FIGURE 2
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Figure 2. Surface attachment is sufficient to induce production of outer membrane extensions. (A) Diagram illustrates experimental procedure. (B,C) Microscopy images of S. oneidensis MR-1 cells and membrane extensions (white arrows) labeled with the red membrane stain FM 4-64FX. Time (t = 0 min) indicates estimated time of cells contacting the glass surface. (B) Demonstrates production of outer membrane extensions (OMEs) by surface-attached cells in the aerated glass-bottomed reactor. (C) Demonstrates OME production by planktonic cells from the reactor which were transferred to a new coverslip surface after events in (B) were confirmed (Scale bars: 5 μm).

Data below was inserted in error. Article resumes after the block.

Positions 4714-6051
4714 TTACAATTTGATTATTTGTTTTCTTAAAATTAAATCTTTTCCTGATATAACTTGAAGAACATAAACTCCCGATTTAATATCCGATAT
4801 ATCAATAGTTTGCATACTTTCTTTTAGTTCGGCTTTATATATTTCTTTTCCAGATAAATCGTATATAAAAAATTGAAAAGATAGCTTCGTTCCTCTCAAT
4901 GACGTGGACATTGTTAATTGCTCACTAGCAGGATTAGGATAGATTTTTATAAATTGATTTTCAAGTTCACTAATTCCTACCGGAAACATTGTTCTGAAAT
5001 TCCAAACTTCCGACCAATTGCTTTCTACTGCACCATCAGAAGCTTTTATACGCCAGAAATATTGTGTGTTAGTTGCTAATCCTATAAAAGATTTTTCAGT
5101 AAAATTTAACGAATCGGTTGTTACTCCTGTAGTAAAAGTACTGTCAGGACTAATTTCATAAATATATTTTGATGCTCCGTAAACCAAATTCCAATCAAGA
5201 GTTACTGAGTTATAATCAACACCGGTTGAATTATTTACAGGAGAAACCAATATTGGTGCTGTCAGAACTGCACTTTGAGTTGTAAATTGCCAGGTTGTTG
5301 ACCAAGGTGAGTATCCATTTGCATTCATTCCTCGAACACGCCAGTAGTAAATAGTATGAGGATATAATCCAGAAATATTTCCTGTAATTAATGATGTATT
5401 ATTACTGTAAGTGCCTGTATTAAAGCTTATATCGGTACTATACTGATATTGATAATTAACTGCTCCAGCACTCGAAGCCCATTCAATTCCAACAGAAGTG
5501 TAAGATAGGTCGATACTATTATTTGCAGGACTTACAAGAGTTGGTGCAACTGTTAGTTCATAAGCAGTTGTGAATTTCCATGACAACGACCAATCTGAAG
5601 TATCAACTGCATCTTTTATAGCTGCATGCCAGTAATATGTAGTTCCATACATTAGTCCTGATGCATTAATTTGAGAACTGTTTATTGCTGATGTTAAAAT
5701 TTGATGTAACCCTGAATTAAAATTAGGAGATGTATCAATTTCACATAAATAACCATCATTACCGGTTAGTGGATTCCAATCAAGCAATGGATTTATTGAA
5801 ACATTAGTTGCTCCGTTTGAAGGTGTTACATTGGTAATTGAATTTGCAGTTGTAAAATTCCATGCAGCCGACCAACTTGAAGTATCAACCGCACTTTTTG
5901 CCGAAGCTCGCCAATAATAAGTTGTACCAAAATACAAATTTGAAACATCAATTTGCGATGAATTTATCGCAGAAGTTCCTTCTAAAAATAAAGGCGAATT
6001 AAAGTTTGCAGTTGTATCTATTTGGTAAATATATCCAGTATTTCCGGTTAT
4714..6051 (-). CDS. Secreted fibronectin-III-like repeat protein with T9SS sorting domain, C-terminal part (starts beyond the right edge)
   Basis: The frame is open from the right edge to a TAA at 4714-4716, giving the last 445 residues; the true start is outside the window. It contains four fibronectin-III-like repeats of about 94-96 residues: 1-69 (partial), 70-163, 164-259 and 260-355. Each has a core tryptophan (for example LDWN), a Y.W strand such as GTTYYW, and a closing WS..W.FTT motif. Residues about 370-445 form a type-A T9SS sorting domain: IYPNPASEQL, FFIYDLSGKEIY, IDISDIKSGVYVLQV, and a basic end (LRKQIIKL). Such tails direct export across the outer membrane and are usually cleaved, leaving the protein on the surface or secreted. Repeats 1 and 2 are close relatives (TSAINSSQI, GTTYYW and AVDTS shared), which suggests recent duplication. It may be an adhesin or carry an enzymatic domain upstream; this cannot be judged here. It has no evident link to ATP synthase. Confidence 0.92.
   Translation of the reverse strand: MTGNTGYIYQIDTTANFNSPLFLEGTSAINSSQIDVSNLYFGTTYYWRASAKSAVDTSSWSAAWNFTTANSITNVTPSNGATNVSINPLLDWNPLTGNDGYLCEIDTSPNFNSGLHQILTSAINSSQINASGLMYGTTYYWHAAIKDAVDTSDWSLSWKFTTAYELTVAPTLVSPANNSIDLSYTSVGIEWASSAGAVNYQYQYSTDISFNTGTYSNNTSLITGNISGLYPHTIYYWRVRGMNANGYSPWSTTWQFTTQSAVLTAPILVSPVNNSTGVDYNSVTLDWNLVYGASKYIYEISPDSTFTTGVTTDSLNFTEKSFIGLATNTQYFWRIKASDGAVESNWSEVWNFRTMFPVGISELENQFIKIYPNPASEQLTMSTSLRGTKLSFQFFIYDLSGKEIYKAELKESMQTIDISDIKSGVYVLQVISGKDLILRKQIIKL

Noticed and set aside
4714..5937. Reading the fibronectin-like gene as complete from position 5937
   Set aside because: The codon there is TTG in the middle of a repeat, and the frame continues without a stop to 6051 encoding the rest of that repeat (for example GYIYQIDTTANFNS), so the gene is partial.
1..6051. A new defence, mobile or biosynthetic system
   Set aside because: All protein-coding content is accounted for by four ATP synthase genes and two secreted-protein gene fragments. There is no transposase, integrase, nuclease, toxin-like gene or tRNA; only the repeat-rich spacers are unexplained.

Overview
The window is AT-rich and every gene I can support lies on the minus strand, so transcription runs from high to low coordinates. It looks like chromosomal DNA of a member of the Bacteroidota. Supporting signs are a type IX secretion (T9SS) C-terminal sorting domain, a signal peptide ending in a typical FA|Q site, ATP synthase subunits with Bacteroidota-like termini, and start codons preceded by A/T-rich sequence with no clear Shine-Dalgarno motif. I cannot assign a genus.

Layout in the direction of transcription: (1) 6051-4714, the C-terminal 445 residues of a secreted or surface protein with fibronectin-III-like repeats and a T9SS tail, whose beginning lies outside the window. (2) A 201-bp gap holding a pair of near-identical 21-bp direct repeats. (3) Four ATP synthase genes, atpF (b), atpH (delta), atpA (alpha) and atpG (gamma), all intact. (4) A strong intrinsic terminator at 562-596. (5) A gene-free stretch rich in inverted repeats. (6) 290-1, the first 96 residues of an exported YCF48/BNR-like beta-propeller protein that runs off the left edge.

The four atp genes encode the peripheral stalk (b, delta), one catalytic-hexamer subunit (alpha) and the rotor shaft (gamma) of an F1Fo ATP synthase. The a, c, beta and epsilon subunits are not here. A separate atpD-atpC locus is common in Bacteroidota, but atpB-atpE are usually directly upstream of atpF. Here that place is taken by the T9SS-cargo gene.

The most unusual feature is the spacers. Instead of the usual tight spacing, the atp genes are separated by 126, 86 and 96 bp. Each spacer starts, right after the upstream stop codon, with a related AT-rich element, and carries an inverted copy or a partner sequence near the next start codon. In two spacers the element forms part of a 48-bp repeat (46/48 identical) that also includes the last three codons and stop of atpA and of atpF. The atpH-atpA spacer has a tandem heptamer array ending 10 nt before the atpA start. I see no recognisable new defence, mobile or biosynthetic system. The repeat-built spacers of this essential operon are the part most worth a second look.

Taken collectively, these observations of OME production by surface-attached cells, but not by planktonic cells until subsequent attachment, and regardless of medium composition, surface type, and oxygen availability, point to surface contact as the primary determinant of OME production by S. oneidensis. Previous studies on the role of cytochrome-functionalized OMEs as bacterial nanowires primarily focused on the formation of these structures under O2-limited conditions (Gorby et al., 2006; El-Naggar et al., 2010; Pirbadian et al., 2014; Subramanian et al., 2018). Previous works indicate that O2 limitation is necessary for enhanced production of the multi-heme cytochromes required for EET (Myers and Myers, 1992; Rosenbaum et al., 2012; Barchinger et al., 2016), and that oxygen availability also impacts S. oneidensis performance and current production in bioelectrochemical systems (Rosenbaum et al., 2010; TerAvest et al., 2014). However, our observations suggest that the membrane extension phenotype is predominantly controlled by surface attachment. Our findings are consistent with a previous proposal based on transcriptome and mutant analyses (Barchinger et al., 2016) that independent pathways are responsible for producing the EET components and extending the outer membrane, while implicating surface contact in controlling the latter pathway.